Setting up the trip

I've wanted to do a loop through Blinman for some time. It went wrong in February this year when my back wheel began to die mid-trip. This trip was the follow up.
I changed my ride strategy by leaving early morning rather than leaving early evening. Last time I did a dusk start I had drowsiness problems around 2am. I think it's called getting older!

I also planned to ride up to Blinman on the east side of the Flinders, which has lots of climbing, but which would allow a downhill ride to Parachilna. This is because the Parachilna Gorge road is at the limits of what a touring bike can handle, and that's even before the fact of the steep climbs that exist on the way through to Blinman.

And I had plans. Day One was to end at Hawker. Day Two would do the Blinman loop and, if all was well, would continue down to Quorn, Port Augusta (24 hour truck stop) and across through Wilmington and Crystal Brook to Bute. I wanted to crack my 566km 'on the trot' record for a ride. And all being well at Ninnes, I planned to double back to Clare (24 hour OTR) and then head home via Burra to bring up the classic Audax 1200km, perhaps even in the magic 90 hour limit. Things would have to go very well indeed for that to happen!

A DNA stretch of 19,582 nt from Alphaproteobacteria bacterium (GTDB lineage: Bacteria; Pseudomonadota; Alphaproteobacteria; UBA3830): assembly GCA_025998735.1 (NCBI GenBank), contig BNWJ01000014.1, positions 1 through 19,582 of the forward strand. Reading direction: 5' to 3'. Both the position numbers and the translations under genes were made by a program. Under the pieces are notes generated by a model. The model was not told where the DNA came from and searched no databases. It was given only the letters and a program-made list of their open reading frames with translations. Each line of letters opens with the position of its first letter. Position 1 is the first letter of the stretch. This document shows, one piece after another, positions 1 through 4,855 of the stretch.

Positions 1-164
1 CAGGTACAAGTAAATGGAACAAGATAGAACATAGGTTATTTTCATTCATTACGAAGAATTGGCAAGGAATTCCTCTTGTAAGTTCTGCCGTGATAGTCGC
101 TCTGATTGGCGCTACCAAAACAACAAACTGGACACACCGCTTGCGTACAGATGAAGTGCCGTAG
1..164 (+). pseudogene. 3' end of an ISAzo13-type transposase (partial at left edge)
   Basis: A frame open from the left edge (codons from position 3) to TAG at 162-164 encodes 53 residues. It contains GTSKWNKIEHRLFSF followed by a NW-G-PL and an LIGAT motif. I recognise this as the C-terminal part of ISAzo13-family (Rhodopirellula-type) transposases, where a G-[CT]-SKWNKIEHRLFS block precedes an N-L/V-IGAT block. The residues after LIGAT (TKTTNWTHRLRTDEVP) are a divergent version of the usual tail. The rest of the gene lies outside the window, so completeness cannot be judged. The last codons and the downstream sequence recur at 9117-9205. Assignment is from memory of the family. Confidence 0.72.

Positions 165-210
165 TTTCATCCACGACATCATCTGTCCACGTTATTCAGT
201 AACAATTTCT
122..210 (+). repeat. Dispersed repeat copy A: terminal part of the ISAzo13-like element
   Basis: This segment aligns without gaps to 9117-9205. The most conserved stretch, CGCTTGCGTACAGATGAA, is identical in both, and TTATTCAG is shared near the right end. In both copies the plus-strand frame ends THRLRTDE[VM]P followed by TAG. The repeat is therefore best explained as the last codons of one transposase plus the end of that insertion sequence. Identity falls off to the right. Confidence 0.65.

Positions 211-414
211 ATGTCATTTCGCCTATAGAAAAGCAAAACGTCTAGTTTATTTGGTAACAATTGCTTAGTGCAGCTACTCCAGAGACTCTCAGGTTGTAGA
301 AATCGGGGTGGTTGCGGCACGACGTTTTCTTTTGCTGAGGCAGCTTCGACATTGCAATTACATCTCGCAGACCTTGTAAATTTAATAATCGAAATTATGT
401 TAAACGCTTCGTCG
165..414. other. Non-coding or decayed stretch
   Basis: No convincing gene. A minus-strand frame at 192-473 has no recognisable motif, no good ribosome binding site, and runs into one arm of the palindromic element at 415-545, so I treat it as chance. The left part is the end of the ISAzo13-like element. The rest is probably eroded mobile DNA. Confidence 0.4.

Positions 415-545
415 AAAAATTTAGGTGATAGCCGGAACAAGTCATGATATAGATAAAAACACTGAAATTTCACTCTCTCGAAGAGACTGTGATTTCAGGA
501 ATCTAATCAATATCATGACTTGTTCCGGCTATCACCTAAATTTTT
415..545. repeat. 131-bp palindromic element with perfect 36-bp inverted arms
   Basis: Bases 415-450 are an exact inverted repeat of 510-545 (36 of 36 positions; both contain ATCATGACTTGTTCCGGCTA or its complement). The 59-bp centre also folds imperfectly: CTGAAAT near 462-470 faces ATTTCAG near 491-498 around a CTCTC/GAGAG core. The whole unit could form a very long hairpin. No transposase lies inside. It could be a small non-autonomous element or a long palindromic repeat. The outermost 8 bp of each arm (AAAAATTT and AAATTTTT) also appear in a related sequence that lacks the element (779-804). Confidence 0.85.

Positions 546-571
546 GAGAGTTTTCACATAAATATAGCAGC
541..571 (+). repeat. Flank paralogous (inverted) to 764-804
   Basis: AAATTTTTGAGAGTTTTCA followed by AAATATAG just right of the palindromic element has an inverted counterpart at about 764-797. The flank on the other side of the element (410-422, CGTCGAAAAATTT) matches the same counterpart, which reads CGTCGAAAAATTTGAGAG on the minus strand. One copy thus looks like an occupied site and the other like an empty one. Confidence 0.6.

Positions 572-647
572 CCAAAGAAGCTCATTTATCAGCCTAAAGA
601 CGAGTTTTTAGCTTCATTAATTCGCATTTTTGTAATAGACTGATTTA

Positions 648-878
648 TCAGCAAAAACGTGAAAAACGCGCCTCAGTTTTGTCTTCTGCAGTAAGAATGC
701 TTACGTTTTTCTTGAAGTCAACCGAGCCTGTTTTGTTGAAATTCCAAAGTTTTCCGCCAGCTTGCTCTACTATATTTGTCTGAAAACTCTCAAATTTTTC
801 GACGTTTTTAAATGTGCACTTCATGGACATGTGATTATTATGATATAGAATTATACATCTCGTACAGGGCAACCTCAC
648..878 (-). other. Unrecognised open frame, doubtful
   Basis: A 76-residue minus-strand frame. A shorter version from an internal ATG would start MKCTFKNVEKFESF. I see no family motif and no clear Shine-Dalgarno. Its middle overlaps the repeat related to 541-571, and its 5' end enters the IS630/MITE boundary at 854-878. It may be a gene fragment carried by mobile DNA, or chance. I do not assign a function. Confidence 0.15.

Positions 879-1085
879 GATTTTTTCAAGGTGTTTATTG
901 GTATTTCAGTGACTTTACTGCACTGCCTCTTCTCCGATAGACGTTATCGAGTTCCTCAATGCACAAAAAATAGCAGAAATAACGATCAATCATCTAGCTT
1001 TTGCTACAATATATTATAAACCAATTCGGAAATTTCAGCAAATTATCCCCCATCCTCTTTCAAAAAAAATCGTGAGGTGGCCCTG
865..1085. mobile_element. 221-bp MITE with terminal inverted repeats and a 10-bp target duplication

Day One

I left home at 5.00am and made my way over to one of the 'unofficial' entry points for the Stuart O'Grady bike path. This let me take the bike path up to Gawler and join the Nuri bypass around to the Tarlee road at around six am.

01-PethertonRoadEntryPetherton Road gate

There is a wide verge on the bypass, and that early in the morning it's not too bad to ride.

Gawler to Tarlee is always busy in daylight hours, but there is no avoiding this stretch unless you take the road north via Balaklava, which adds quite a few kilometres when you're heading for Hawker. Riding the truck rut and dipping out as traffic comes up behind, makes the trip tolerable, but it's not a road where you can ever relax.

2-RiverLightBridgeI love the old bridge at the River Light

I took the turn to Riverton, 10km on from Tarlee, and then took the Rattler and Riesling Trails to Clare. This adds a little distance, but takes out much of the climbing through the Clare Hills. Parts of the Riesling Trail have recently been "upgraded," but the work has actually damaged the surface. It requires a lot more attention to avoid coming off in slushy gravel.

3-RattlerBeginsThe beginning of the Rattler Trail

The trails are always a refreshing change after the noise of the highway, and after Clare the traffic simply evaporates. I arrived in Clare at 11.38 with a riding time of 6hrs 03 out of 6hrs 38 minutes, which is an excellent ratio. I managed this high riding to resting ratio right through the trip, which was a plus.

4-TarleeStill green down around Tarlee, it rapidly goes all yellow north of Clare.

An hour north of Clare. (Nov 2 2017)

Clare to Spalding is pretty much downhill. It has that long slow loss of altitude which makes for easy rolling for an experienced cyclist, with just a few hills in between. Of course, the same road in reverse, especially with a head wind, can be a long grind, and it's one reason I had no plans to return via that route.

5-SpaldingSignOutside Clare after the Anama turnoff to Gladstone